Feed Tijuana Satire

484 Words2 Pages
Spare Change As I stepped off the San Diego trolley, I knew that I was going to embark on a great adventure. Tijuana. As I neared the entrance to cross the border, there was a priest with a plastic bowl and a picture of some kids. The caption on the picture said, “Feed Tijuana’s homeless children.” Yeah, right, I thought to myself, just another scam; this guy probably isn’t even a priest. Tijuana. Just the name of the city brings back a distinct smell. It is a smell that you will only know if you have been there. A smell that will permeate my olfactory senses forever. A thousand different scents compounded into one. The smell of fast food, sweat, sewage, and tears. As you crossed the border, the first thing that hits you is the smell I…show more content…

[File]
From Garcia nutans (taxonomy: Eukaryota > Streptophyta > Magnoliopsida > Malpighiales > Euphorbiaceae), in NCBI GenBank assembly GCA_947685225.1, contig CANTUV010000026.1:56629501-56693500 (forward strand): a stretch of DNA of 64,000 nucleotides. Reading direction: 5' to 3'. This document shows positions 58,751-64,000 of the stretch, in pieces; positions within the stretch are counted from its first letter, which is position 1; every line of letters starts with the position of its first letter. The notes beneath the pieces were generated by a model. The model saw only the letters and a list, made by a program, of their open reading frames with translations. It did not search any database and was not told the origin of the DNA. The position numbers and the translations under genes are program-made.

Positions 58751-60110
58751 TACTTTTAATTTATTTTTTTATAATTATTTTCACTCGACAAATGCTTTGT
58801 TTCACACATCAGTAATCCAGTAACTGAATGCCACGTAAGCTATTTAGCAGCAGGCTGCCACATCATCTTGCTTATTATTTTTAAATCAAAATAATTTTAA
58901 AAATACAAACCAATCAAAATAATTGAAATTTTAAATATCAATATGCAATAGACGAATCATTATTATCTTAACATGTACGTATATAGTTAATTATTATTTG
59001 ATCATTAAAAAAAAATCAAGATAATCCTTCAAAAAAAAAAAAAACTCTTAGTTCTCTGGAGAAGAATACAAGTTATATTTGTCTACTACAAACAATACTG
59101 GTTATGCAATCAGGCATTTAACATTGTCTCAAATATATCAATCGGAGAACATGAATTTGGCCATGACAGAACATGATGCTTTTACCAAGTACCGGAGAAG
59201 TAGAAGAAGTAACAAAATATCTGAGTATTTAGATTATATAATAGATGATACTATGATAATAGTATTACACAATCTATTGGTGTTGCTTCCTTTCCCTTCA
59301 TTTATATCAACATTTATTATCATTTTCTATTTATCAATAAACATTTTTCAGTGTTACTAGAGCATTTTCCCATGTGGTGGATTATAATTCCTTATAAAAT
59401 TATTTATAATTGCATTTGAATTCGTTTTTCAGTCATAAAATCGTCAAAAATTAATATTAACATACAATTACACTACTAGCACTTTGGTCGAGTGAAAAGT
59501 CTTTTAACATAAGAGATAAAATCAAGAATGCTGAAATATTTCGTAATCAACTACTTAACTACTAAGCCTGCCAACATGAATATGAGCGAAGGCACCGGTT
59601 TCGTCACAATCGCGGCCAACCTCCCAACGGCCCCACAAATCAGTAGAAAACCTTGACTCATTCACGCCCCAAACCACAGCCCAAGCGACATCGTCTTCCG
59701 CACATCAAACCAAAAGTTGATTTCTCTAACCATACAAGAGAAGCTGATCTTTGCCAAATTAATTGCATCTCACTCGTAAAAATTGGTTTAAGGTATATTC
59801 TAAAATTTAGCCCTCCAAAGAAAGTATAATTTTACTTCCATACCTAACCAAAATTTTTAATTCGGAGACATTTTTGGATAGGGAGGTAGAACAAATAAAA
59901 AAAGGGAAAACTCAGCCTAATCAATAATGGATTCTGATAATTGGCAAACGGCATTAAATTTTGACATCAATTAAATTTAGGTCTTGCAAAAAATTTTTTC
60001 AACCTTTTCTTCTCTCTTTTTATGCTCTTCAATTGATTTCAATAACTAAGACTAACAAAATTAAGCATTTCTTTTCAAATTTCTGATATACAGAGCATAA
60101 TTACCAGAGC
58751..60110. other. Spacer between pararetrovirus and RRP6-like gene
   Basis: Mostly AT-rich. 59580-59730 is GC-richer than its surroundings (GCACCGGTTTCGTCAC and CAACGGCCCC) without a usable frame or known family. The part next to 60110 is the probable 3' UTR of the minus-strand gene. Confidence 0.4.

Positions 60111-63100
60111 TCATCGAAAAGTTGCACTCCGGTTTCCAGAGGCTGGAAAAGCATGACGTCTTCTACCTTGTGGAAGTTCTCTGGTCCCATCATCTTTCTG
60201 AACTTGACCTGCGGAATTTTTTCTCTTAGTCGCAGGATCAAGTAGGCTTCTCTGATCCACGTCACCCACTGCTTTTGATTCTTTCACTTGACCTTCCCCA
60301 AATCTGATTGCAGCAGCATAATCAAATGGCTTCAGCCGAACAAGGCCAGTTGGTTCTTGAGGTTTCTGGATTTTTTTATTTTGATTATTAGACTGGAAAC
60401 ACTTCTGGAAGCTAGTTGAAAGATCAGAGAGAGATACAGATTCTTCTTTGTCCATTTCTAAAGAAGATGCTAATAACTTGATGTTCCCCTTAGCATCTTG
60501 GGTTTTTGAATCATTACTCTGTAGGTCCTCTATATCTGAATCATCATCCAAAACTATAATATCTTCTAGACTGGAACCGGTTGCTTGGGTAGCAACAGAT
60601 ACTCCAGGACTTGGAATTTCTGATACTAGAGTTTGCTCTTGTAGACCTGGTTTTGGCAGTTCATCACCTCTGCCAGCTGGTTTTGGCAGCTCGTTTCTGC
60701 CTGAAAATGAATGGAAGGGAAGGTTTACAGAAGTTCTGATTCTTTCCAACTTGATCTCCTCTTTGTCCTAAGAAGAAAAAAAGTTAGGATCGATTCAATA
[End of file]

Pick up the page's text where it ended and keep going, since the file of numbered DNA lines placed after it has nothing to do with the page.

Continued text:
This place is reasonably clean and clear of trash. You hear the deafening sounds of the music from the nearby clubs and see dozens of drunken Americans stumbling around. A lot of tourists are carrying what seems like five bags each and a distressed look, the kind you get when you have been shopping all day. A score of children hold out little packets of colored Chiclets, a local gum, sold to you at any price you can haggle them down to. It’s pretty pathetic that you should feel the need to haggle over the price of gum with a child, but this is Tijuana.As I continued my journey, I reached a bridge. The bridge was terrible. Along the sides there was trash and rubbish. Towards the middle of the bridge, I experienced one of the most touching moments in my life, one of those happy ones where you don’t know if you should shed a tear from happiness or out of despair. There was this little child playing the accordion and another playing a guitar. He was singing a Spanish song; well, it actually sounded like he was screaming as his compadre strummed. He had a little cup in front of him, and I threw a coin in. He just smiled and kept singing. I turned around and left, but this time as I passed the priest, I filled his plastic bowl with the rest of my
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